My first impression passing by Waid’s Bar and Lounge late on a weekend night was “that the place is hoppin’!”
As people spilled out the door, music combined with the sizzle of late-night food cooking.
That throng of people talking loudly in the courtyard may be the only impression some will ever get of the place. Waid’s has a longstanding reputation for being noisy and unruly. And the future of the club, which is beloved by regulars, but seen as a nuisance by some neighbors, is now in doubt.
Located at 12th and Jefferson, between Capitol Hill, Seattle U, the upper International District, and the Central District, it’s a controversial business in the midst of a changing neighborhood.
Waid’s had been around for eight years. It started with Haitian food and quickly formed a following around its reggae night. Hip-hop, dancehall, a wide variety of African music, and even a Russian karaoke night soon followed.
“It’s the longest-running reggae night in Seattle,” boasts owner Waid Sainvil. “A lot of Caribbeans and a lot of Africans are moving to Seattle right now, and they don’t have a place they can consider theirs. Here, they feel like it’s their home.”
Sainvil grew up in Haiti, leaving after high school at 17. He headed to NYC and Paris for college. He was a teacher in New York before making his way to Seattle.
“I’ve been in Seattle for 20 years,” Sainvil says “I love it, it’s my home.”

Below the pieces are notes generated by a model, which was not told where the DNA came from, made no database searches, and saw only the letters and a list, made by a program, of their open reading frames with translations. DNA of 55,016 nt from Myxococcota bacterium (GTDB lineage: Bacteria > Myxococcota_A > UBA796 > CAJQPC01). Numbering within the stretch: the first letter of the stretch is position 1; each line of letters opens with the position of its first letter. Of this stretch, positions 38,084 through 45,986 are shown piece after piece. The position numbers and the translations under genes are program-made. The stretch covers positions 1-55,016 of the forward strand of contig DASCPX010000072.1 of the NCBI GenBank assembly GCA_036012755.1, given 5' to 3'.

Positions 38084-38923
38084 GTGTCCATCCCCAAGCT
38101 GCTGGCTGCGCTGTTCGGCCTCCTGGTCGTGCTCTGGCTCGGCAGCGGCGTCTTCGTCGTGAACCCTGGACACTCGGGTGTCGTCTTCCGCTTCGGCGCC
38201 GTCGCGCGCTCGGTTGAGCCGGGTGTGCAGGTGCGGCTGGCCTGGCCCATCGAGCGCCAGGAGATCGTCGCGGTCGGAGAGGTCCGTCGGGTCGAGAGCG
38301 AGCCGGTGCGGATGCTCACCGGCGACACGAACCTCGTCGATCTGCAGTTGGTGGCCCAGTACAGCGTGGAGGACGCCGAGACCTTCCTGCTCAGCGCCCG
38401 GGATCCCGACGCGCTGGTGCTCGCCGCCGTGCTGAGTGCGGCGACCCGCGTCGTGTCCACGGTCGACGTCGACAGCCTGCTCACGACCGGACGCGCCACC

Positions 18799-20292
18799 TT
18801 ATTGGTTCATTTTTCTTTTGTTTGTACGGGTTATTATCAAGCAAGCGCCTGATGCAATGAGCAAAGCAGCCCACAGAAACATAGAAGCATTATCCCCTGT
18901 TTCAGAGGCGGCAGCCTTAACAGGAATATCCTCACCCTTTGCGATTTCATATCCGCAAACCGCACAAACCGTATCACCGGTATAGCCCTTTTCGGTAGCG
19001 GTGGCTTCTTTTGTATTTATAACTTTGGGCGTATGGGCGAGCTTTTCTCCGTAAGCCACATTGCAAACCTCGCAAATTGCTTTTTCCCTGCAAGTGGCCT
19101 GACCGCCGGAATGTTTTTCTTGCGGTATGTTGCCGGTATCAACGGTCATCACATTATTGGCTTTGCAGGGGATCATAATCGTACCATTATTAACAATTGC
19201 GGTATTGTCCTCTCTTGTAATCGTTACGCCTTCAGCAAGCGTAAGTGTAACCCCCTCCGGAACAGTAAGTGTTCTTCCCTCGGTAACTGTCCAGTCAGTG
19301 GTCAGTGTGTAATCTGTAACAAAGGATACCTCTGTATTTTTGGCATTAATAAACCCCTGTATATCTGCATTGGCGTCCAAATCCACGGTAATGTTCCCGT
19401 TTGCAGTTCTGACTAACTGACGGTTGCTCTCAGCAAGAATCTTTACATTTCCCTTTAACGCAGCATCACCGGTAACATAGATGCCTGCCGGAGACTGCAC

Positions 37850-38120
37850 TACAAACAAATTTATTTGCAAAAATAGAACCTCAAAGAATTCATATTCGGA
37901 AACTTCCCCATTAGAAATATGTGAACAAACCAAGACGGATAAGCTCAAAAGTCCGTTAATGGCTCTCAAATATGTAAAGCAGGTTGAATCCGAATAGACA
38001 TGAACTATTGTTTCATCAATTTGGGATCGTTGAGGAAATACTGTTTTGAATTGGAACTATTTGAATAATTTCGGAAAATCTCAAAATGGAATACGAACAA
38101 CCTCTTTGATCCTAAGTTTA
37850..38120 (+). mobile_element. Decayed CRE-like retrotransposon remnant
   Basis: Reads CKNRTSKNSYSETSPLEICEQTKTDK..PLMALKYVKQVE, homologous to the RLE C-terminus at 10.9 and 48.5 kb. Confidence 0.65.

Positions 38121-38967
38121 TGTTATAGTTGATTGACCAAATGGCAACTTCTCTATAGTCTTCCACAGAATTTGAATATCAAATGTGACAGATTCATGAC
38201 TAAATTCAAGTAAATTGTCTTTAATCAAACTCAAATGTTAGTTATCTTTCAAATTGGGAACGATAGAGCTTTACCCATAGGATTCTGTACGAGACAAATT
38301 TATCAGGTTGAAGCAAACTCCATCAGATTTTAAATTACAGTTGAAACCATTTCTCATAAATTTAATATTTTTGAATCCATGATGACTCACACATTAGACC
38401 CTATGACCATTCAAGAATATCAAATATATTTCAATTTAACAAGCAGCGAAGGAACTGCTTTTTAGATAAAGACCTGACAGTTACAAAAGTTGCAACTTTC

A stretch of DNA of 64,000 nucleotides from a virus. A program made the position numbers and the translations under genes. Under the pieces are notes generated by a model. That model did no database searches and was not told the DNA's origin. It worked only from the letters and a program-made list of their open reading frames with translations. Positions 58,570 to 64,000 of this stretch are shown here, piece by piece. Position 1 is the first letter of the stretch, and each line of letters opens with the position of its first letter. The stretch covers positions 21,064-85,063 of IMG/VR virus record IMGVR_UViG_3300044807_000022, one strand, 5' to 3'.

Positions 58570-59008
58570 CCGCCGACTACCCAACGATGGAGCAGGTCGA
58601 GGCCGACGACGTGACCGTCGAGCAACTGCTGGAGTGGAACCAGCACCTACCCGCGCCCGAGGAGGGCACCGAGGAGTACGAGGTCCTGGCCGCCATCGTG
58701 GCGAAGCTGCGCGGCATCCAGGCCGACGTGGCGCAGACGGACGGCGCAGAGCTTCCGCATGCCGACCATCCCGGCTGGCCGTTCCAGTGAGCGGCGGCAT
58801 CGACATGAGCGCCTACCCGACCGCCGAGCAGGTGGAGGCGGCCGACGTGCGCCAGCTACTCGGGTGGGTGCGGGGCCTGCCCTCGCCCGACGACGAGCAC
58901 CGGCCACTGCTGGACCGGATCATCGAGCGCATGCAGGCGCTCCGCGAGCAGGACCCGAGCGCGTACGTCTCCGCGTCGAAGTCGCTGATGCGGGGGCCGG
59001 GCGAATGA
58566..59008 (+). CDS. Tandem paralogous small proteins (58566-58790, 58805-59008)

He also loves his club: “Waid’s is the best, it’s the coolest spot ever!”
I first meet Sainvil early Saturday night, before things really get going at the club.
A group of young people are gathered around him as he explains his side of the current complaints being leveled against his business. You get the idea he’s told this story many times before.
Waid’s is on the verge of losing its liquor license, based on a series of violations dating back several years. Below you can see the full text of a letter from Seattle Police Department urging the Liquor Control Board not to renew the license. It cites incidents of underage drinking, a series of sting operations where police purchased small amounts of unspecified controlled substances from Waid’s patrons… and a whole lot of noise complaints from neighbors.
Sainvil insists the charges against his business are based on overly-aggressive sting operations. He describes police sending in underage women with fake IDs, and undercover officers coming in and asking why no one was smoking weed on Reggae Night. The most recent drug incident cited in the SPD letter was in October of 2012, less than a month before Washington voted to legalize marijuana.
He’s a likable guy, and he clearly has a large group of friends and regulars who don’t want to see anything happen to what he’s built up. It’s easy to see why.
It’s Saturday, the African Sensations night. The DJs will be spinning Zouk, Caribbean, African, reggae & hip-hop. They expect it will get busy.
While the DJs set up, they eat Cameroonian food, and offer it up to share with the staff. I get to try some chicken, plantain, and a puff-puff — a fried round doughnut hole that’s delicious.
Speaking of food, I talk to Bob Antolin, who hosts the “Comfort Food” show 7-10pm Sundays, featuring jazz that incorporates what he calls “West African flavors.”
“It’s a family feel when I get there. Waid is like a brother to me,” Antolin says. “The people we bring out are from the ‘70s. A couple weeks ago there were parents who brought their kids and had dinner. As a musician playing world music and jazz, it’s all about connecting. With that connection it’s all about the positive energy.”
As the music and dancing gets started, it gets louder inside. But it’s nowhere near as loud as some rock shows I’ve been to just up the street at Neumos or Barboza. We’re still able to talk, and Waid emphasizes the soundproofing that’s been put in to keep the noise inside.
Promotion for the club has been focused on the African immigrant community — mostly via text messages.